Linens and quilts can have immeasurable value. Heirlooms, inherited bedding, and artistic pieces that were handcrafted by loved ones require special handling and storage as you prepare for a move. Before packing your finest fabrics, take a look at what you need to know about transporting and storing linens or quilts.
Packing dirty or soiled bedding may solidify the stain, making it near impossible to remove in the future. Stains on fabric can oxidize while in storage, leaving behind a yellow or brown patch or spot. They can also smell, leaving an unpleasant scent that grows to fill your storage unit.
While some linens and bedding are machine washable, a DIY approach can fade fabrics and solidify stains (instead of removing them). Prior to storing your sheets, pillow cases, comforters, shams, or quilts, consult a professional dry cleaner for the correct cleaning procedure.
Avoid Pulp Products
Layering your heirloom linens and quilts with tissue, cardboard, or another paper-based product won’t protect them. This organizational strategy may have the opposite effect, ruining the fabric for good. Some types of wood pulp–based products (papers) can cause the release of volatile organic gases when paired with linen. These gases cause yellowing or staining that is almost always irreversible.
Instead of using traditional paper-based products that you would buy at any store, purchase specialized acid-free tissue if you want to wrap or separate your linen bedding.
Storing your linens in cardboard boxes or cedar (or other wood) chests and drawers can also produce the same ill-effects that you’d find with pulp-based papers.
If your plan is to keep the linens or quilts in the boxes for a few hours, during the move, you shouldn’t have a problem. As soon as you get to your new home, take the bedding items out and store them in a cool, dry closet, or use chemical-free batting tubes.
Remove Plastic Bags
Plastic bags or garbage bags may seem like ideal storage options. But this supposed solution may leave your bedding or heirloom quilts stained, yellowed, or covered in mold.
Plastic bags and wrap can trap moisture inside. The damp environment degrades the quilt/linen’s fibers, making it look old or worn. Any amount of moisture can also create an environment that supports fungal (mold and mildew) growth. Mold growth on fabric creates stains and smells. It can also create an unhealthy or allergy-inducing environment.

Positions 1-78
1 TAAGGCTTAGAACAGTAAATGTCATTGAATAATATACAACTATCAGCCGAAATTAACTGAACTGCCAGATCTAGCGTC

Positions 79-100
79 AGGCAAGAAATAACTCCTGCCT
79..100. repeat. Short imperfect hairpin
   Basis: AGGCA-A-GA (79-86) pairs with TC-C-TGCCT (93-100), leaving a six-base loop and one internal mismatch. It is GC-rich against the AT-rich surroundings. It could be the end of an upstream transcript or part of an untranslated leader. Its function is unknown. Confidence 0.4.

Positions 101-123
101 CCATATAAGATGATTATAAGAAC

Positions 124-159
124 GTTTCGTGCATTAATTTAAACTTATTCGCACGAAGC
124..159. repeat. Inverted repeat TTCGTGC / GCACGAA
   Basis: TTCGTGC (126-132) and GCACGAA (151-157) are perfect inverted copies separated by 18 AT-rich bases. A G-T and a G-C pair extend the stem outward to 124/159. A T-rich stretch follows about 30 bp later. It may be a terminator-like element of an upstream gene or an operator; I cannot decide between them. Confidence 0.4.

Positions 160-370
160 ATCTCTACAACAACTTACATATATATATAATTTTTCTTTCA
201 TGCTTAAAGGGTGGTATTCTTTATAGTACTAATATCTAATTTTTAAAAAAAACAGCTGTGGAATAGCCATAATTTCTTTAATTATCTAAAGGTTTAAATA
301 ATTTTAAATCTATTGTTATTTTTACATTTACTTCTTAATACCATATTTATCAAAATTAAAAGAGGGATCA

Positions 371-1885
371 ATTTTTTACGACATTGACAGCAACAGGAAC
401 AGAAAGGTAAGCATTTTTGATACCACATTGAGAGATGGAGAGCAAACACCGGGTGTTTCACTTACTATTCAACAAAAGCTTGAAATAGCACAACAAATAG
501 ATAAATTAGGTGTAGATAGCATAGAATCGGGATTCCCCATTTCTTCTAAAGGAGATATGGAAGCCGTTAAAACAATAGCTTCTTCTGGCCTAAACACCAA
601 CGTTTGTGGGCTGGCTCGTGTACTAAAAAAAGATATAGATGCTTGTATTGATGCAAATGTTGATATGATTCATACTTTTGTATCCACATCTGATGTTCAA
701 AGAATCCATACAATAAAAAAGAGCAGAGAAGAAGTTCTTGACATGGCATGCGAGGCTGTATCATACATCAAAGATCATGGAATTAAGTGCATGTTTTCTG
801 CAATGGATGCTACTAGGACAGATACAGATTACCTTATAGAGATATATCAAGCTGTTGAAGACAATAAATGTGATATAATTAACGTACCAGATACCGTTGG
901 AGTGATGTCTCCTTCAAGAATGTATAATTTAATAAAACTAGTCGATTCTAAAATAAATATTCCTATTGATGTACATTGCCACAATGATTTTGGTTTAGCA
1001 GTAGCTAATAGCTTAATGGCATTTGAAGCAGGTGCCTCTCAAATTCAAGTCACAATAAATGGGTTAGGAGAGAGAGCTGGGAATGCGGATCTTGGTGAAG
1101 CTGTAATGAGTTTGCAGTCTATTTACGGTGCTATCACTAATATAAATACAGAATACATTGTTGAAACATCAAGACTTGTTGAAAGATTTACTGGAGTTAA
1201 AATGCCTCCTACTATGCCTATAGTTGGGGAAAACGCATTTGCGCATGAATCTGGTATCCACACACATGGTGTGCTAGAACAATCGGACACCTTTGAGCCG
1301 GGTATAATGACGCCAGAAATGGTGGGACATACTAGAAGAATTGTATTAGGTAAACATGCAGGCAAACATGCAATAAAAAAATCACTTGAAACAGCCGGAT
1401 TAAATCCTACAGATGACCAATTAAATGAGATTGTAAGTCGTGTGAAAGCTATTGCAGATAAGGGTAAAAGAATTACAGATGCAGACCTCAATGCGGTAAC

If you prefer to move your linens and quilts in bags instead of boxes, white fabric bags are a preferable choice over plastic.
Along with plastic bags, quickly changing temperatures can also damage delicate bedding. If you will be moving from extreme cold to warm or hot temperatures, moisture may form and damage the fabric.
While you can’t control the temperature outside, you can control the thermostat in interior spaces. Move your linens and heirloom quilts as quickly as possible, immediately unpacking them in the temperate space of your new home.
After the move, you’ll need to store your linens and quilts. While you can fold linens and quilts temporarily during the move, the pressure from stacking them over time can create creases that even a professional may find challenging to remove.
Placing acid-free tissue inside of folded quilts can reduce wrinkling or creasing. You can also roll the quilts, instead of stacking them.
Keep Color Away
Non-colorfast papers or fabrics can bleed — especially when exposed to moisture or humidity. Never pack bedding with colorful papers, newspaper, or fabric to keep it safe during the move. This tactic may have the opposite effect, ruining your delicate linens instead of protecting them.
If the paper or fabric gets wet during the move or you leave it there after the move, the color can transfer onto your cherished linens, staining them forever.
Do you need help moving? Contact Fairfax Transfer & Storage for more information.